NUMBER 830 • 19 SEPTEMBER • FAMILY INTERVENTION
In this new model, the child care worker becomes family “therapist,” although not in the sense of sitting with the family in an organized meeting and discussing their feelings or structuring communication. Instead, it is intervention which happens in the day-in, day-out interaction of the child care worker with the family, the child, and with the family and child together. It recognizes that every interaction with a child – for good or for ill – is intervention into the life of the family. This concept of a new role for the residential child care worker is increasingly being supported by professionals in child welfare (Ainsworth, 1981; Kufeldt, 1982; Zuckerman, 1983).
In addition to the clarification of the child care worker's role and a recognition that parents can only become better parents if they are allowed to assume responsibility in the parent role, there are other reasons that this model holds promise.
First, there is no better classroom for learning parenting skills than group living, Parents interact not only with their own children but with the children of others, and similarly see the child care workers conducting daily activities with a variety of children. Often these interactions around daily life together are far less emotionally charged than the interaction in a formal counseling setting. Since learning is difficult in high anxiety situations, this means that learning communication, conflict management, and discipline skills is more probable than in formal counseling sessions where anxiety is likely to be high. Also, there are more interaction events occurring, so that there is always an opportunity to try again, and to reinforce that which has been learned by repeated practice.
Second, a significant problem child care workers face is the negative peer pressure that often develops in residential child care. Research shows, however, that stronger parental ties lessen the effects of children on one another (Maier, 1981).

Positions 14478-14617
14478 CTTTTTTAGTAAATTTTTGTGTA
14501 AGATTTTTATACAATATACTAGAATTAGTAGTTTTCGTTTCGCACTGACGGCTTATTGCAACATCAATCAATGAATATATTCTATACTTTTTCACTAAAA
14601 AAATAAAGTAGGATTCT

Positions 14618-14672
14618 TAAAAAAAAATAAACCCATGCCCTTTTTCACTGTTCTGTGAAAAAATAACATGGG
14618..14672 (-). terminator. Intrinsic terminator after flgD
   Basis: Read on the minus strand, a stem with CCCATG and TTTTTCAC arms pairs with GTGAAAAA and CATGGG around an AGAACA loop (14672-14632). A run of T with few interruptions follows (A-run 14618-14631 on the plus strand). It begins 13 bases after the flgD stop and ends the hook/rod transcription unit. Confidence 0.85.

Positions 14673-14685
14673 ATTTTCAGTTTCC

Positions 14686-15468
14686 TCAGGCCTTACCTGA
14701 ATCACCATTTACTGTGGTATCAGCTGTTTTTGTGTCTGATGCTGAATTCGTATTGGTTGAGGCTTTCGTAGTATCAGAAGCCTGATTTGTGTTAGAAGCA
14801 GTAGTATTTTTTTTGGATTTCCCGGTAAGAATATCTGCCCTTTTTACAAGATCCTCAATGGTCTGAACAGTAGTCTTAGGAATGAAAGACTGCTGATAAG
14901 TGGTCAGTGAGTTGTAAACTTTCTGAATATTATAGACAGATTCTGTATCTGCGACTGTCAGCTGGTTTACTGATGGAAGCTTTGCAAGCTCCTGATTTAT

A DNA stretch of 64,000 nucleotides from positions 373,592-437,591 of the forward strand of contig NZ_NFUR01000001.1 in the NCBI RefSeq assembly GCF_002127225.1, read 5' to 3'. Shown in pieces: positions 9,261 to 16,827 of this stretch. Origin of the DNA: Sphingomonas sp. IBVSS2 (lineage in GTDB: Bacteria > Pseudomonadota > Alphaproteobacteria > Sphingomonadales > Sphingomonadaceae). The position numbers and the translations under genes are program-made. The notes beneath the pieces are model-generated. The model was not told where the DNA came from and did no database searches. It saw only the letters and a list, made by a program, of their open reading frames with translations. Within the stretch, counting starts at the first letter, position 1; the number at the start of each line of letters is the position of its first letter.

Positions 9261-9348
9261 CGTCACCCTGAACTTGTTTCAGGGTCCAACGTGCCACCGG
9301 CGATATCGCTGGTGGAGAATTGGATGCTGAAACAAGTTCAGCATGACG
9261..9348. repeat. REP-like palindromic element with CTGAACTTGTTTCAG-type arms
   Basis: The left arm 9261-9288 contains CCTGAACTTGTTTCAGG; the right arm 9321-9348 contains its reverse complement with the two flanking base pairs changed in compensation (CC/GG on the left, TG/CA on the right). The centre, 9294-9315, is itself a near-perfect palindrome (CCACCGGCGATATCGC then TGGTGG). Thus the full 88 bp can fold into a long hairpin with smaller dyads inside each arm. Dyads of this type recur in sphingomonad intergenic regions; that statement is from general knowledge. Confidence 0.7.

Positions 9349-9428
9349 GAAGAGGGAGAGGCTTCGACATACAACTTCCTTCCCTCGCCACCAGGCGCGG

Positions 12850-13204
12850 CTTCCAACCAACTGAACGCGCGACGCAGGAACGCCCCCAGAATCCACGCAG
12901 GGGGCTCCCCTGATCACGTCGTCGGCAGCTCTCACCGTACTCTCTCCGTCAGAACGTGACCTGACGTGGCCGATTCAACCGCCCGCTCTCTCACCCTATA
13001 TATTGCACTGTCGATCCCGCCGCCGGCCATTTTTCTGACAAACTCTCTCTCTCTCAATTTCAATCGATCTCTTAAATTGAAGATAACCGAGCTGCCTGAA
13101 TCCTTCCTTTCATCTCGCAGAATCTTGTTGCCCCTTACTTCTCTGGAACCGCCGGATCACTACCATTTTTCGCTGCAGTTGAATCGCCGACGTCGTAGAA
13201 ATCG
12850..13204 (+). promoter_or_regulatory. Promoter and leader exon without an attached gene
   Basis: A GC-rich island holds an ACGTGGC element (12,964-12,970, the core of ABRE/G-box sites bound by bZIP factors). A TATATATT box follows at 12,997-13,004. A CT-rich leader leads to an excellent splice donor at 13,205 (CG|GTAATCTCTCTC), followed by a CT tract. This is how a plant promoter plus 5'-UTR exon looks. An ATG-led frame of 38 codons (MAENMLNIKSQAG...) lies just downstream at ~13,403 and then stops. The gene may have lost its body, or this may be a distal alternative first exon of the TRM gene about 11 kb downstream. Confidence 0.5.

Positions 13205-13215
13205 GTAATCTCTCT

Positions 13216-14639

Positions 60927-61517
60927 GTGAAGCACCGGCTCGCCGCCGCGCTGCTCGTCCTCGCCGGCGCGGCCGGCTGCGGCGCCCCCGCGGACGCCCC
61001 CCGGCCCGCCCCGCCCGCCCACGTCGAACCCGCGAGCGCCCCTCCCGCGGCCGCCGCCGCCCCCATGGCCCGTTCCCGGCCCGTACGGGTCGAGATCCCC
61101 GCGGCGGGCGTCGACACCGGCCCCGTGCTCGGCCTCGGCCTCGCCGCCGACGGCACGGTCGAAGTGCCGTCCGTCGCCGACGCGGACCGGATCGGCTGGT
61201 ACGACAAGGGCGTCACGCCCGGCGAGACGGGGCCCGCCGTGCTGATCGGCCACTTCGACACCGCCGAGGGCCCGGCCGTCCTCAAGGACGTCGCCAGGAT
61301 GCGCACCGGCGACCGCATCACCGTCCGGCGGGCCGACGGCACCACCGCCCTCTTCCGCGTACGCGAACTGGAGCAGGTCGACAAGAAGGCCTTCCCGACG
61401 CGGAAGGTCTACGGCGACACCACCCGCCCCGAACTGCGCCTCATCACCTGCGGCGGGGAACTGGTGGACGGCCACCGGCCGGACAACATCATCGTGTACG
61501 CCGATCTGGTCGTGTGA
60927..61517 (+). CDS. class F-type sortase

Third, research also indicates that the effectiveness of residential care is more highly correlated with what goes on with the family than with the nature of the treatment experience for the child within the residential setting (Maier, 1981).
Fourth, it does away with the concept of parents visiting their children and children visiting their parents' homes. “Visiting” is an inappropriate term when we are trying to emphasize that placement is temporary and parents are still parents who are integrally involved in the lives of their children. There is a significant difference in being a visitor in someone's home or the cottage of a residential child care center and being a family member; that difference goes beyond the semantics, representing the placement of responsibility and the commitment of family members to one another.
Finally, most families who have a child in residential care are suffering from crises beyond their coping capacities. They are socially isolated, without an adequate social network to support and provide tangible help in dealing with these crises. An intervention approach which addresses only the intrafamilial relationship issues and ignores the ecological system of the family may have relieved the family's stress while the child is in placement only to find the family again swamped beyond its coping capacity when the child is returned to the family still attempting to cope with those unresolved crises. In this model, the social worker assumes the role of system interventionist in helping the family with these problems. In addition, the social worker maintains an extended involvement with the family after the child is returned in order to reinforce changes and provide additional services designed to enhance the family's coping abilities.
DIANA RICHMOND GARLAND
Garland, D.S.R. (1987) Residential child care workers as primary agents of family intervention. Child & Youth Care Quarterly, 16,1. pp.21-34